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Watford 0 Crystal Palace 0 (07/12/2019) 08/12/2019

Posted by Matt Rowson in Match reports.
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1- We’re at the stadium by 2, for uninteresting reasons. It’s an oddly tranquil experience. Football grounds can exude many different emotions in different situations, you can breathe the mood.  But not tranquility.  Least of all when you’re bottom of the league and floundering a bit.

But there’s a “new broom” air about the place which didn’t really come when Quique returned, partly because he was an old broom in any case and partly because we were still reconciling ourselves to the knowledge that we needed a new broom at all.  The new broom himself passes in front of the Rookery before kick-off en route from the Black Seats in the Upper GT to being presented to the crowd in front of the SEJ stand.  He looks less like the formidable, intimidating ex-centre back of our mind’s eye than he does an accountant… smart suit, specs, and smaller somehow than he should be?  Either way, looking convincing whilst being introduced to the crowd will only take him so far in the job he’s taken on but he does this compellingly enough – I’m cheaply bought, and a raise of both fists to the Rookery with gritted teeth is more than enough.  Good luck to him.

Meanwhile there are more colours in the Rookery than normal as the club participates in the annual Rainbow Laces event.  No, this isn’t something Watford are doing purely off their own back, but it’s a fine thing anyway, as was the particularly prominent display in front of the club shop.  Daughter 2 naturally paused to ask what it was all about, and won’t have been the only youngster to have done so.  There’s no policing the responses to such enquiries of course, but the provoking of the question and the presentation of a strong position on the issue is a fine thing (and helps remind us that a football team can be a force for good whatever division it’s playing in, but we’ll get to that).  The same goes for the likes of Coca Cola, incidentally.  It’s easy to knock big businesses, and certainly Coke have a brand to promote, not difficult to be cynical.  But there are many, many crapper things that they could be doing in pursuit of that objective.

2- The game starts with Daughter 2 not having complained once about her idiot father having got her to the game at such a ridiculous hour, which is in itself a good omen.  It’s not just off the pitch that we’re looking positive, since Hayden Mullins has been true to his word and opted for an aggressively attacking team selection.

Lost in the misery of the late defeat at Southampton and its aftermath was the fact that Ismaïla Sarr’s flame, which had flickered earlier in the season, was beginning to burn more convincingly.  He was our most compelling attacking threat at Leicester also, but on the right of a 4-4-2 was often too far from the goal when picking up the ball.  We needed him in a more incisive position, and this was afforded today by a 4-2-3-1 in which Doucs and Capoue sat deep behind a four pronged attack.  Including Welbeck and Gray under the heading of “attacking players”, Quique typically only started two of these guys (7 times) indulging three attackers 4 times and once, at Manchester City, only Deulofeu. Four felt like an outrageous indulgence.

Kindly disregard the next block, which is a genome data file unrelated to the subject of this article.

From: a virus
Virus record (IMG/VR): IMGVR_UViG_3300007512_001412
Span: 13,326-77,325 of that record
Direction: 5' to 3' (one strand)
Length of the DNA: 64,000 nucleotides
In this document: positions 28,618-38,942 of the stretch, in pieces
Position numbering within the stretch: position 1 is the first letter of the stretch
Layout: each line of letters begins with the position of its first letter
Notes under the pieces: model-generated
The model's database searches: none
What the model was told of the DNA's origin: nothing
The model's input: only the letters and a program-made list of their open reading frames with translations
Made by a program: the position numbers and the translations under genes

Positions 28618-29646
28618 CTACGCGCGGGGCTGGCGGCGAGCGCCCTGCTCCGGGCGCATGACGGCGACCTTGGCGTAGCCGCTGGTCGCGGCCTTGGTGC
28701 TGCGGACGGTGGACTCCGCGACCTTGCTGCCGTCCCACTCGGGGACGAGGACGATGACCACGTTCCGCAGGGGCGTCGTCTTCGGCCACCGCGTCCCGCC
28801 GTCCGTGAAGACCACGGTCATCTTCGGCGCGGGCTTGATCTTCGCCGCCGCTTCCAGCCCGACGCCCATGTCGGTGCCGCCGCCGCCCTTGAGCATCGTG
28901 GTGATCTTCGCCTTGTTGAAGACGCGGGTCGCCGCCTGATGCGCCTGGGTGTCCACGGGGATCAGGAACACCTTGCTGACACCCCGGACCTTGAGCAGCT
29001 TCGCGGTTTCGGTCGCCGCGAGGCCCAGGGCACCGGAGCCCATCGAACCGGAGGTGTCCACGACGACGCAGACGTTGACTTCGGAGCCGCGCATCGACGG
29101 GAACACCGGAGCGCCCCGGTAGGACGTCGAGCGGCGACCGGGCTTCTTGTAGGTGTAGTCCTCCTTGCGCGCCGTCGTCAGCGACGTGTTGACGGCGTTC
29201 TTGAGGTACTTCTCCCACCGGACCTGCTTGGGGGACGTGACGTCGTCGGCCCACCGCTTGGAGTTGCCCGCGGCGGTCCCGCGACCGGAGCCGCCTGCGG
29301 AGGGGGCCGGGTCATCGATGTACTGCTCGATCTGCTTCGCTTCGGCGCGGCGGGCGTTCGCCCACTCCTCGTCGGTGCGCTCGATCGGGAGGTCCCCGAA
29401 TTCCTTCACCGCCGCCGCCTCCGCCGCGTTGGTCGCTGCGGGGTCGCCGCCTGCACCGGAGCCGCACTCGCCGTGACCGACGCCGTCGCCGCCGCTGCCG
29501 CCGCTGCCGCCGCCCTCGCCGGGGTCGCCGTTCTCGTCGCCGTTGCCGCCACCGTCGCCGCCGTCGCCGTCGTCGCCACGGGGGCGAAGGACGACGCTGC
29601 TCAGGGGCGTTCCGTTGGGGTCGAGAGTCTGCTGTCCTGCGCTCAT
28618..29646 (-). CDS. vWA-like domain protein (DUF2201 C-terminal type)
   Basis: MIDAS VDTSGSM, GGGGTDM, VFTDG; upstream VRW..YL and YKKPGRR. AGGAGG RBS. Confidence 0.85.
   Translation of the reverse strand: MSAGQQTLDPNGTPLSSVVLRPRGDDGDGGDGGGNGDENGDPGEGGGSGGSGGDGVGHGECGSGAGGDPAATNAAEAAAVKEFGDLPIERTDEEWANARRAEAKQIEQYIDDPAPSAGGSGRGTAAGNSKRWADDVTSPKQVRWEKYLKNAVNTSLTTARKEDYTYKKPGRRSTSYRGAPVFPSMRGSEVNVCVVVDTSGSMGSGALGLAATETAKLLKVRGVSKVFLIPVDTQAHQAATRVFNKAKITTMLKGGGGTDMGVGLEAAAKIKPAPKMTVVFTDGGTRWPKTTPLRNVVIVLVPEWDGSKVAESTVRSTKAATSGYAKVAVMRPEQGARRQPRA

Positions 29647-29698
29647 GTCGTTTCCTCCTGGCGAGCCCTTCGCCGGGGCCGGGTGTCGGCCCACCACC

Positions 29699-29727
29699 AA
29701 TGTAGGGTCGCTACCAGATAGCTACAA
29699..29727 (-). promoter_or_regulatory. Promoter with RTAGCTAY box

The first half has been widely reported as attritional and dull, famously crowned with no shots on target by either side.  We’ve seen far worse, in fairness, and if we weren’t ripping Palace up we no longer looked, when attacking, like thirteen-year-olds bumbling through half-understood French on a school field trip*.  Sarr gave us glimpses of what was to come by roaring down the right more than once, and if Palace had the best opportunity of the half – McArthur firing criminally wide with time in the box – then as at Leicester on Wednesday night we were holding our own, and that was progress.

(* – long term readers may be able to guess the name of the future Watford full-back who, on one such school trip to Saint Valery sur mer in 1987 interviewed an unfortunate passer-by.  On being told that his interviewee was “en chômage” (unemployed), said full-back-in-waiting dutifully proceeded with his next question, “do you enjoy your work?”.  He was given a suitably withering response, the second most uncomfortable part of his trip beaten only by the five hour channel crossing back to England just as the October hurricane was coming the other way which lives on in all our nightmares).

3- What this was, in effect, was another game with Palace just like the other ones.  Attritional, bad-tempered, Wilfried Zaha quickly and effortlessly baited into losing his rag and picking up a witless yellow a sulky slug at Christian Kabasele, who had one of his concentrated and bullish days at the heart of the defence.  Zaha, incidentally, really was bizarrely deep for most of the game which suited us down to the ground, Kiko Femenía not least.  This had been identified as a high-risk confrontation pre-match, but Femenía was right up Zaha’s backside whenever he got the ball, disciplined enough to be able to save his booking for when he really needed it, and came out comfortably the winner on points from that encounter.

A typical Watford-Palace game then, with little to choose between two well-matched sides for the most part, lots of energy, lots of aggression and petty squabbles breaking out all over the pitch as long-standing grudges were renewed.  Zaha often at the centre, not always, his histrionics not quite crossing the line that would have earned an uproariously popular second yellow from a beleaguered but generally sensible Martin Atkinson.

The difference of course, the reason that this isn’t just another Watford-Palace game is that we’re bottom of the table with eight (now nine) points and no home wins in eight months.  This is a pressing situation, one in which a worthy home point really wasn’t going to do with Liverpool and United on the horizon.  But you wouldn’t have known, that’s the crucial thing.  Swap last year’s bad-tempered scrap for this one and you wouldn’t have batted an eyelid (but for the fact that we’d be two points to the good, but you get my drift).

4- Because in the second half, and for the first time in a long time, we looked thoroughly compelling.  Sarr was at the hear of it, combining the ability to control with a touch passes that might have been fired at him out of a cannon, an incredibly tight turning circle and searing pace that could have left a comedy burn mark in his wake on more than one occasion.